Maná Talks 'Burning Bed,' Working With Outside Producer, Making Shakira Cry

Omar Cruz


An exclusive interview with Mexico's rock gods

Cama Incendiada (translates to Burning Bed), Maná’s first album in nearly four years, came out April 21 and, in the words of frontman Fher Olvera, is “sexy, cool, deep—very deep.”

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During an exclusive listening session with the band in Miami, Olvera, drummer Alex Gonzalez, guitarist Sergio Vallin and bassist Juan Calleros told Billboard everything we need to know about the Burning Bed and their creative process.

For the first time ever, you’ve co-produced with someone not from the band -- George Noriega. How did this come about?

Fher Olvera: We met since Amar es Combatir [Maná’s last album from 2011] but we didn’t work together. We went to his studio and realized he was a good guy, great credentials and very knowledgeable about Latin music and even more so about rock. He’s a great producer and a good friend. It’s strange because we’re very closed as a band, but I think it was a good thing to open up. No matter what new melodies you bring, you need someone who opens up new musical views.

How did Noriega convince you to work with him?

Olvera: By not trying to convince us. We began to work very light and we started to have fun. That’s what music is about. His studio was really far away from here [Miami] but I always felt happy driving there. We laughed all the time, chatted -- because he has a good sense of humor, like we do. In English, the verb is “to play.” It should be the same in Spanish. Because that’s what we were doing; we were going to play. That’s what you hear in the album.

What’s different in this album?

Olvera: For the first time, we only included two ballads. It’s usually four. And it’s not as dark as some of our other works. It’s sexier and more optimistic.

Sergio Vallín: This album seduces you to dance. It has very sensual lyrics, it’s very daring, but very classy. And we wanted to also go back to the clubs, to that street vibe Maná has.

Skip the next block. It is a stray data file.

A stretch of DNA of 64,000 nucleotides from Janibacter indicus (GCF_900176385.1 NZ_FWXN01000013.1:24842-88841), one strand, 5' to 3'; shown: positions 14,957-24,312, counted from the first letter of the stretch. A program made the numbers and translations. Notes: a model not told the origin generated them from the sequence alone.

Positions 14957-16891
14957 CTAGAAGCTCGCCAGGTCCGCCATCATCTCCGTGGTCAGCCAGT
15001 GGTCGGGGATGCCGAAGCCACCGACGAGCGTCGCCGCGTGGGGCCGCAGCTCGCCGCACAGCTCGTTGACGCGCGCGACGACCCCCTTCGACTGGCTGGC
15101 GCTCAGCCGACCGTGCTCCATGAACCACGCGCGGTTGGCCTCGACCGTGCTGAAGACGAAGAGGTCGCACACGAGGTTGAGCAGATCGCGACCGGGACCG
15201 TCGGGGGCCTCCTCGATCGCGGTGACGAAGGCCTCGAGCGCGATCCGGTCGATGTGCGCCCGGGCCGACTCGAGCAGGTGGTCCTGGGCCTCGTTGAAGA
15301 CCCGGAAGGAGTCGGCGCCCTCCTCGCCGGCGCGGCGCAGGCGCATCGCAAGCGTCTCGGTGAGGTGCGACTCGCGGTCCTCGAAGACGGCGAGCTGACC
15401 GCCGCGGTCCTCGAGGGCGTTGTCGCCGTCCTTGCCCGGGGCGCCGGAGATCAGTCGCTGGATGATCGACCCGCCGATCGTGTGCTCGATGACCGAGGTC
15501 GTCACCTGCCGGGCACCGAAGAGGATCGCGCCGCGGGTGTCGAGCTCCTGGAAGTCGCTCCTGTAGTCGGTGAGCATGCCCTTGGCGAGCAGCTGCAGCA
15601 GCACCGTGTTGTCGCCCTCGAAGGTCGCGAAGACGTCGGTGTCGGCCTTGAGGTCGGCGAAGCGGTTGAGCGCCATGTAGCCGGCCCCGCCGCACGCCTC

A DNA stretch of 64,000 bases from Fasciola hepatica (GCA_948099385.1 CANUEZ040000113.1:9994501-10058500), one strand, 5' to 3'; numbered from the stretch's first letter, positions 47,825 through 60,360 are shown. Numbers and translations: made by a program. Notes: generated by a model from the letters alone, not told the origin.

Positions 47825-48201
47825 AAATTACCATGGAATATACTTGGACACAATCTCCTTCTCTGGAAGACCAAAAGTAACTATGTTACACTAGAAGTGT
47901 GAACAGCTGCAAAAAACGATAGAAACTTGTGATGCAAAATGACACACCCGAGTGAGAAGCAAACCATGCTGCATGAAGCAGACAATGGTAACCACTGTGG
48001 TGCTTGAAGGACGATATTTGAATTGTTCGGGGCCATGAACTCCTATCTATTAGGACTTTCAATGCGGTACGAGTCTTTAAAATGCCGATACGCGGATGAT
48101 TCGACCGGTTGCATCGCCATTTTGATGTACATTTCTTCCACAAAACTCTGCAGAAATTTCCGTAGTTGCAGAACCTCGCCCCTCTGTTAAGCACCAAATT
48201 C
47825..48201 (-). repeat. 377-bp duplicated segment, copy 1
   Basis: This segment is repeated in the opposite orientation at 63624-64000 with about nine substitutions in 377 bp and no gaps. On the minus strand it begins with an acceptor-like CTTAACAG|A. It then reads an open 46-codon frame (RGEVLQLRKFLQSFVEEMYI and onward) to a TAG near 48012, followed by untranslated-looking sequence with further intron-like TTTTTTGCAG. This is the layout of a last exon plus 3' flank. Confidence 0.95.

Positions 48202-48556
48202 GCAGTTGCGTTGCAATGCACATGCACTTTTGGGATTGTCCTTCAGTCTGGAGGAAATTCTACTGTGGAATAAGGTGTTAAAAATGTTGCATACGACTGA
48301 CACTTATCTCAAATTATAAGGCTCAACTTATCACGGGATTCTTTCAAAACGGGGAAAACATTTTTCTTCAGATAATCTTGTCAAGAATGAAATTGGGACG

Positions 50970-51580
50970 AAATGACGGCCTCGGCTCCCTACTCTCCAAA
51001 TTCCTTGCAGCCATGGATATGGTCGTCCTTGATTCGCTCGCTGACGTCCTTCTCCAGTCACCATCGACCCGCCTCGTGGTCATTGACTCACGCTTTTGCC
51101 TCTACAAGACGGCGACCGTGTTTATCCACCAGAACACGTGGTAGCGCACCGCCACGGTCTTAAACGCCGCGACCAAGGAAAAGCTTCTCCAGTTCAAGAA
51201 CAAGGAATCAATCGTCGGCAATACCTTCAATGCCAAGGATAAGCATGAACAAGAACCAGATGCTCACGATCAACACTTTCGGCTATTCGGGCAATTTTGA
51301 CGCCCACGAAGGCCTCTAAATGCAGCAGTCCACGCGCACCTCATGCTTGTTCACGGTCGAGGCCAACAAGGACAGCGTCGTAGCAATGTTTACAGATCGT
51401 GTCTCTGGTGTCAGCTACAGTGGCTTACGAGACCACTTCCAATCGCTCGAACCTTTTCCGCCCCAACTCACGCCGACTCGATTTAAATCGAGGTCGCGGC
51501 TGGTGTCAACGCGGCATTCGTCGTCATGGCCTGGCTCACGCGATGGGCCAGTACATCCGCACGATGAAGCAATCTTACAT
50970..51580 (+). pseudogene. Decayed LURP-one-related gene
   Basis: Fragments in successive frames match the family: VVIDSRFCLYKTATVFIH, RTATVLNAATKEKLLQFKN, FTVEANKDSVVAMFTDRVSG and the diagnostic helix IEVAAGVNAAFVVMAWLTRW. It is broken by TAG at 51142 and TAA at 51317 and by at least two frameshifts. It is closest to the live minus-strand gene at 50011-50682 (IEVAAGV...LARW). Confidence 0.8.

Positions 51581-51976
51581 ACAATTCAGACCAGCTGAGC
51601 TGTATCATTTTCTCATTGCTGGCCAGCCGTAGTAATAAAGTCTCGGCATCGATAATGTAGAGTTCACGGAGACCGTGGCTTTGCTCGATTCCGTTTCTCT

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How did you determine the direction of the album?

Olvera: The songs run the gamut. Up, down, loving, everything. Never in my time with Maná do I remember us having ever sat down to say, “we’re going to do this or that album.” You start moving as you create.

Of course, the first single, “Mi Verdad,” features Shakira. It’s a song you dedicated to your 17-year-old son, Dali, and it also struck a chord with her, didn’t it?

Olvera: She’s a great singer and I think this was refreshing to her, because it’s a return to her roots. She told us the first time she went to the studio to record she couldn’t do it because she was so emotional with the song. She had to go a second time and spent two whole days and the results are fantastic. I think she truly identified with the song. She told me, “I wish I had written it.” When we filmed the video in Barcelona, she couldn’t sing at first because she was crying. 

What did Dali say when you played the song for him the first time?

Olvera: He got up on his chair and hugged me. I turned around to look at him and said, “Did you like it son?” and he gave me a thumb’s up.

Many of these songs have been two years in the making. What’s your process in the studio? How many hours do you spend there?

Olvera: From 10 a.m. until it’s done.

“Cama Incendiada” is a great song and you actually have photos with a burning bed!

Olvera: The music is amazing. It’s retro but it has a ton of elements. We actually burnt a bed during the photo session.

Was that cathartic or just fun?

Gonzalez: It’s funny because at one point we said, “we have to be practical!” [in the recording process]. But if ideas and songs keep coming up, you have to keep working on them. We’d be mixing and then another song would come up.

One of my favorite songs is “La Telaraña” [The Spiderweb]…

Olvera: It makes an analogy of a woman as one of those black widows; they eat their mates after copulating. So, they screw on the burning bed and then she eats him up for his protein. But our guy in the song is a little masochist. He likes it. 

Tickets for your tour just went on sale. Tell us a bit about that?

Gonzalez: We’re starting in the U.S. in June, then we’re going to Mexico, Spain, Central and South America. It’s going to be a big tour. And it’s going to be one of the coolest rigs and shows we’ve ever had on our careers. I’m just looking so much forward to going on tour. It’s amazing to create the album, because you’re creating from zero, but once you’re done, sharing it with the fans is incredible.


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